To many of those who have even heard of Jean Shepherd, he is the voice of the grown-up Ralphie Parker whose childhood struggle to score an Official Red Ryder 200-Shot Range Model Air Rifle for Christmas is the subject of the holiday classic A Christmas Story. The film is based on Shepherd’s stories about growing up in Indiana.
Born July 26, 1921, Shepherd was an American raconteur, radio and TV personality, writer and actor. After several radio gigs, he settled in at WOR radio New York City in 1956 with an overnight slot on which he delighted fans by telling stories, reading poetry, and organizing listener stunts. The most famous of his stunts was the creation of a book, I, Libertine, by an 18th century author. Shepherd suggested that his listeners visit bookstores and ask for a copy of it, which led to booksellers attempting to purchase the book from their distributors. Fans of the show also planted references to the book and author so widely that demand for the book led to its being listed on The New York Times Best Seller list even though it hadn’t been written.
Shepherd’s radio stories found their way into magazines and were later collected in the books In God We Trust, All Others Pay Cash; Wanda Hickey’s Night of Golden Memories and Other Disasters; The Ferrari in the Bedroom; and A Fistful of Fig Newtons.
“What the hell time is it?” muttered the old man. He was always an aggressive sleeper. Sleep was one of the things he did best, and he loved it. Some look upon sleep as an unfortunate necessary interruption of life; but there are others who hold that sleep is life, or at least one of the more fulfilling aspects of it, like eating or sex. Any time my old man’s sleep was interrupted, he became truly dangerous.” – Wanda Hickey’s Night of Golden Memories: And Other Disasters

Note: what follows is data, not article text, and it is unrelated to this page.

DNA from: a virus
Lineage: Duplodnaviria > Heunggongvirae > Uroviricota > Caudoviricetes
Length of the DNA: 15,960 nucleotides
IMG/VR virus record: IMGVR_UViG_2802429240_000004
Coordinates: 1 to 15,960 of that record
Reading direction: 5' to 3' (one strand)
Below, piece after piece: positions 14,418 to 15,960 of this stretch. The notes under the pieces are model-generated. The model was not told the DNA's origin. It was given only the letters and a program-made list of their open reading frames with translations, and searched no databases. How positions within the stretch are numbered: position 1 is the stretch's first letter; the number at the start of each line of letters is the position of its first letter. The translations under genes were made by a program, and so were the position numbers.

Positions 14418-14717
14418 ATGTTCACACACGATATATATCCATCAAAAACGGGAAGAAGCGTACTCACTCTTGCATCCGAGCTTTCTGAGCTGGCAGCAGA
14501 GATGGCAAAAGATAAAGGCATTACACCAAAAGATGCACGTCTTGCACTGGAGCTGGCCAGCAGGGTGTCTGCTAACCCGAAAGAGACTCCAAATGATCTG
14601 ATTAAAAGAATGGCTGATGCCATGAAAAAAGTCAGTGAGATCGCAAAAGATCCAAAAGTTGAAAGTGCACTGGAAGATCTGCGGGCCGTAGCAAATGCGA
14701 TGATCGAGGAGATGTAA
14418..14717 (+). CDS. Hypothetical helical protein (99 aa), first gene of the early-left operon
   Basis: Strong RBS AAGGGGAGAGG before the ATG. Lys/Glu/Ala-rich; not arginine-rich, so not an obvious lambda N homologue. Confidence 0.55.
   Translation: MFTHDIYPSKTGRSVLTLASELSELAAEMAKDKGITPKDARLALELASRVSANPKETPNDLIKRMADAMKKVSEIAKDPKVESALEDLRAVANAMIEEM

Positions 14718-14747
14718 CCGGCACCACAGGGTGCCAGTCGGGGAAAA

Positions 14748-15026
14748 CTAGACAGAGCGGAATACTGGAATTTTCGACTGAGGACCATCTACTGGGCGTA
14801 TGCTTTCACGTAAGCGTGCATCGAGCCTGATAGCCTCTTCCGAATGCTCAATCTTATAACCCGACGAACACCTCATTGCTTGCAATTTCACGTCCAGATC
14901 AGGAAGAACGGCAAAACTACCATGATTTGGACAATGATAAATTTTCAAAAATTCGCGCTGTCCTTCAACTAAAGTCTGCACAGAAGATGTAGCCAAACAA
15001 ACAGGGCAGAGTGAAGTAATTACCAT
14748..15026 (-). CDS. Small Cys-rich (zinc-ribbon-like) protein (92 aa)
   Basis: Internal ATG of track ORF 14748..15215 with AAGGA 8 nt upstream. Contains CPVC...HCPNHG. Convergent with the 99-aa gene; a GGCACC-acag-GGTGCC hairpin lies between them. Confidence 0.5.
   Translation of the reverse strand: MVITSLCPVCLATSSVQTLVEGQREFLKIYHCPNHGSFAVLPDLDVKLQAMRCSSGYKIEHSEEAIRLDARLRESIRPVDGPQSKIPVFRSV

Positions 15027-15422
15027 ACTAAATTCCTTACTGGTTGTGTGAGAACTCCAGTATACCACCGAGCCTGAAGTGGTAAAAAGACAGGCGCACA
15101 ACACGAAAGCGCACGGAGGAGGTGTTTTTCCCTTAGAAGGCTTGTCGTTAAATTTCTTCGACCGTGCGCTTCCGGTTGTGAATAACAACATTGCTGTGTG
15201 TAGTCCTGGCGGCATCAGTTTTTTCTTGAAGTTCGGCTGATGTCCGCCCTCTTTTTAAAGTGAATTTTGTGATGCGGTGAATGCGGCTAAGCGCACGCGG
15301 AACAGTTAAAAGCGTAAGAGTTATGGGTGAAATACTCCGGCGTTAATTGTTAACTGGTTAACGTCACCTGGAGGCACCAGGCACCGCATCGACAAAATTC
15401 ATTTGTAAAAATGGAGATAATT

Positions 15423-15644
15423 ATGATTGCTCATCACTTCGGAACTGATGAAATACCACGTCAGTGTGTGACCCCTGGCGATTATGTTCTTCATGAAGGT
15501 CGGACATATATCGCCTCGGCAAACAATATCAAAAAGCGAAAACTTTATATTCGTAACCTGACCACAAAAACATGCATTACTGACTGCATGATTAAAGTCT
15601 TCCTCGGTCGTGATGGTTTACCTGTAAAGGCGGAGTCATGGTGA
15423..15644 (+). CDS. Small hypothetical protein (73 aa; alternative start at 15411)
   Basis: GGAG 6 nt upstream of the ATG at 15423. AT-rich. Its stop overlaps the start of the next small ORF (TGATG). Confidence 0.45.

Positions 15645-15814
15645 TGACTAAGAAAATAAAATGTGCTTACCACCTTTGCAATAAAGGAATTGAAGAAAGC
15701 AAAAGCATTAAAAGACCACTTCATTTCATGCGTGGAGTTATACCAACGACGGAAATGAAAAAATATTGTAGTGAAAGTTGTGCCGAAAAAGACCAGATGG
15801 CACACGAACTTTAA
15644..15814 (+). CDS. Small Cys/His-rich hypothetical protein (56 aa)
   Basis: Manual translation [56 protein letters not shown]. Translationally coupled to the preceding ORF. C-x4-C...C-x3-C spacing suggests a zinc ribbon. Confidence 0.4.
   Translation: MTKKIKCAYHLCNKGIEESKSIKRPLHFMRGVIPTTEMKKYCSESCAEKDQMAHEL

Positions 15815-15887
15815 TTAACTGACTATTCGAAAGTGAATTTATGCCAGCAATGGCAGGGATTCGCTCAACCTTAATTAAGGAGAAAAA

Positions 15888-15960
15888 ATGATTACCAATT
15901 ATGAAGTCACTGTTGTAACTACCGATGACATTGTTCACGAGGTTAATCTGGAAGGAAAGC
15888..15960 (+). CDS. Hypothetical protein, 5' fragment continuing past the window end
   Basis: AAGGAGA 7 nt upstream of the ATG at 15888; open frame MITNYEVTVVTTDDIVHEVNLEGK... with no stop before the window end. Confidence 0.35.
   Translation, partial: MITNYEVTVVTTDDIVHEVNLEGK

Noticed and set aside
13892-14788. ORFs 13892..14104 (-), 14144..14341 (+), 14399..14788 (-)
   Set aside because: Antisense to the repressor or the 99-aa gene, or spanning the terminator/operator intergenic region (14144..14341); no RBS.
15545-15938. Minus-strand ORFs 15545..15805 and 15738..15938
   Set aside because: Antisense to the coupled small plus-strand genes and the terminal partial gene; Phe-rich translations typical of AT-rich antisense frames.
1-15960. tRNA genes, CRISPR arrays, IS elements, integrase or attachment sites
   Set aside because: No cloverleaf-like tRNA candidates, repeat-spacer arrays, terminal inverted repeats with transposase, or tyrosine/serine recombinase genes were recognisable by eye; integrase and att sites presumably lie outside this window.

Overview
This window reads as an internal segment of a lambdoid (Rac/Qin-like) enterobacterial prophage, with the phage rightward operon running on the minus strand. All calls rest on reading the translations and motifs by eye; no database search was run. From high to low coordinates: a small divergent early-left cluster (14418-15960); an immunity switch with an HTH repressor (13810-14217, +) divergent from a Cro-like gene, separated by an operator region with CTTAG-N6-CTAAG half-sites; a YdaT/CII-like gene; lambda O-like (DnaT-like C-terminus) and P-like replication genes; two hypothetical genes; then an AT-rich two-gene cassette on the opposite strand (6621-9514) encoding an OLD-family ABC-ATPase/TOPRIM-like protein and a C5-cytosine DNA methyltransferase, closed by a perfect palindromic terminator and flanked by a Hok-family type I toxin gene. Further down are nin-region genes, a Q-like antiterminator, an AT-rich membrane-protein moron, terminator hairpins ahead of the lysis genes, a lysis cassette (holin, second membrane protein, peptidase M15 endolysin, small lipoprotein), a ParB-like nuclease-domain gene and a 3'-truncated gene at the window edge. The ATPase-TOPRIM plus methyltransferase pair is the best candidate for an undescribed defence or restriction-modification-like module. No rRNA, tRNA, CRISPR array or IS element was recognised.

From A Christmas Story:
I had woven a tapestry of obscenity that as far as I know is still hanging in space over Lake Michigan.
Only I didn’t say “Fudge.” I said THE word, the big one, the queen-mother of dirty words, the “F-dash-dash-dash” word!
Now, I had heard that word at least ten times a day from my old man. He worked in profanity the way other artists might work in oils or clay. It was his true medium; a master.
And of course: You’ll shoot your eye out, kid.
July 26, 1895: Say Goodnight
With husband George Burns, Gracie Allen (born on July 26, 1895) made comedy history – in vaudeville, the movies, on radio and television.
The Burns and Allen comedy act began with Allen as the straight man, feeding lines to Burns who delivered the punchlines. George explained later that he noticed Gracie’s straight lines were getting more laughs than his punchlines, so he reversed their roles. Audiences immediately fell in love with Gracie’s character, a clever combination of ditziness and total innocence.
George attributed their success to Gracie, even though he was a brilliant straight man: “All I had to do was say, ‘Gracie, how’s your brother?’ and she talked for 38 years. And sometimes I didn’t even have to remember to say ‘Gracie, how’s your brother?'”
I read a book twice as fast as anybody else. First, I read the beginning, and then I read the ending, and then I start in the middle and read toward whatever end I like best.
“Gracie, those are beautiful flowers. Where did they come from?”
“Don’t you remember, George? You said that if I went to visit Clara Bagley in the hospital I should be sure to take her flowers. So, when she wasn’t looking, I did.”
Presidents are made, not born. That’s a good thing to remember. It’s silly to think that Presidents are born, because very few people are 35 years old at birth, and those who are won’t admit it.
A word of warning: The F-dash-dash-dash word appears on page 3 of Terry and the Pirate. You could cross it out if you wanted, if you owned your own copy.